After the war equality, 'fairness' and regimentation were in the very air we breathed. Rationing was universal. Hardships were shared. Bombs fell alike on rich and poor, on just and unjust.

Other motives of the NHS founding fathers were less inspiring, less loudly proclaimed. Wherever money is extracted from the taxpayer and redistributed among beneficiaries, much indeed is lost, or appropriated by the redistributors. The power of the state is thus enhanced, an objective not offensive to all, certainly not to Beveridge or Bevan and certainly not to all the redistributing bureaucrats.

The expanding state favours beneficiaries, claimants and clients (a much favoured word). Ideally, it countenances no one with any income that is not derived directly or indirectly from itself. All would be thus reduced to querulous but impotent subservience.

This ideal has in no way been achieved, though we have far exceeded Professor Friedrich Hayek's prudent limit: roughly that, where freedom is to be preserved, no more than 20 per cent of the national income may safely be redistributed, nor more than 20 per cent of the population be beneficiaries.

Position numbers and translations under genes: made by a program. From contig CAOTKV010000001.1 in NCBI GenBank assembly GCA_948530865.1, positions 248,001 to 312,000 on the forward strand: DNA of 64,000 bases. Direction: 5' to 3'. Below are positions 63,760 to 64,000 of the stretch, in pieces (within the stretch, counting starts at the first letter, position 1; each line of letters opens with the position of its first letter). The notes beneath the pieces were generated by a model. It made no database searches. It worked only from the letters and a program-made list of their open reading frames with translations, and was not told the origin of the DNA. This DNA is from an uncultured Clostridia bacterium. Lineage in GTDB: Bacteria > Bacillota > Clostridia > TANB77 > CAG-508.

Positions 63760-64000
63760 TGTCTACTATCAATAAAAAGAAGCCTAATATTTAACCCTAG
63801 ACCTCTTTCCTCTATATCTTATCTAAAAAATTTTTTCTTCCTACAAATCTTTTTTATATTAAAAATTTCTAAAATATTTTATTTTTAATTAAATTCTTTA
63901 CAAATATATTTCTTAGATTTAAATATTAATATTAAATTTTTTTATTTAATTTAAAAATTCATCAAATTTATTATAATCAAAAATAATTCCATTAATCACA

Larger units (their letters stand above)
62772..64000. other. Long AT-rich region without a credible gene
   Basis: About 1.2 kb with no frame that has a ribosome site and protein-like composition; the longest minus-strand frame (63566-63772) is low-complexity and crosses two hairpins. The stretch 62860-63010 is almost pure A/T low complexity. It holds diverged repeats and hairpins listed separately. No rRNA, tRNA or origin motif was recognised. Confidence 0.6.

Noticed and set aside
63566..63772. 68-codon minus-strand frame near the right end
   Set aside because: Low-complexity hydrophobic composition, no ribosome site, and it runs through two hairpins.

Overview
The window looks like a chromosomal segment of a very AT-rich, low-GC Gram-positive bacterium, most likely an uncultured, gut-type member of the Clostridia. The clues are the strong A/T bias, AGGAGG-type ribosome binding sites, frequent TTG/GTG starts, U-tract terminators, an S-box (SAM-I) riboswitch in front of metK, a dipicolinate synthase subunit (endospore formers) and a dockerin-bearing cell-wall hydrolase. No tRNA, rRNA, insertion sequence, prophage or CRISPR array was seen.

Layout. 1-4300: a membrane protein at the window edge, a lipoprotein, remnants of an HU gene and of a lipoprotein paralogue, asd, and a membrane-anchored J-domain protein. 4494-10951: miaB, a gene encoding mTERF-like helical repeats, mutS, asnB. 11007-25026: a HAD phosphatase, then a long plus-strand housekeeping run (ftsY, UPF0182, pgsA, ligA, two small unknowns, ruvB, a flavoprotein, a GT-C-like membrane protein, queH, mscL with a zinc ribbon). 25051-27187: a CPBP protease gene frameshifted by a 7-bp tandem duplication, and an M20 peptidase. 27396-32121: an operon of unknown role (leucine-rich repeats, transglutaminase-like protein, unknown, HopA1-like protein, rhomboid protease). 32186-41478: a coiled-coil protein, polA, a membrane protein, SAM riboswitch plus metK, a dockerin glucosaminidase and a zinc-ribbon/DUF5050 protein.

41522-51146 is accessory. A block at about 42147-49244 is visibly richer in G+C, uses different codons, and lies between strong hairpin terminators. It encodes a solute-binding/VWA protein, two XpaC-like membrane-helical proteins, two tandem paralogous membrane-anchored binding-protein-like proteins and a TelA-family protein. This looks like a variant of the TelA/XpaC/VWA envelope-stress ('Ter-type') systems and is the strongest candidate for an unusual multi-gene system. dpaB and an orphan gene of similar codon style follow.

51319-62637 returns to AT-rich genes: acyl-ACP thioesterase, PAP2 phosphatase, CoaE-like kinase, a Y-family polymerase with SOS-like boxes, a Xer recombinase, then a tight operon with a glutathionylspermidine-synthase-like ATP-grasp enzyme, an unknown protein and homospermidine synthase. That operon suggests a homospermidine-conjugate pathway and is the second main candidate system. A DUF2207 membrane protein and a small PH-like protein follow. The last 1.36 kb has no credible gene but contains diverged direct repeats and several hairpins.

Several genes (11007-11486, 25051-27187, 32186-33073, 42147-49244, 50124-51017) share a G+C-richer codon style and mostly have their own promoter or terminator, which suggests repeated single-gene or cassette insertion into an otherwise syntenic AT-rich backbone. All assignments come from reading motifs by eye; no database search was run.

With no strict or proper NHS accounting, massive and growing waste, inefficiency and corruption were inevitable. Best, thus, if the middle classes were lured, or forced, into the resultant free-for-all. It is not so easy to denounce the poor as thieves and scroungers if you yourself are in on the racket.

An expert in the Independent has described the NHS as 'a supermarket without tills'. Not exactly a prudent, thrifty middle-class concept, but not so bad if you are among the ones who walk laden through the checkout; not so bad if your own home is stuffed with surplus free pills and expensive equipment, on loan but somehow never returned.

Thus both well-off and poor benefit. They are united in pillaging a shambles that, by reason of their complicity and obstruction, becomes irreformable without disproportionate uproar. Middle-class people are traditionally used to wondering, 'Yes, but where is the money coming from?' They should quite understand Michael Portillo when he describes the Government's financial straits: more going out than is coming in. They should be shocked.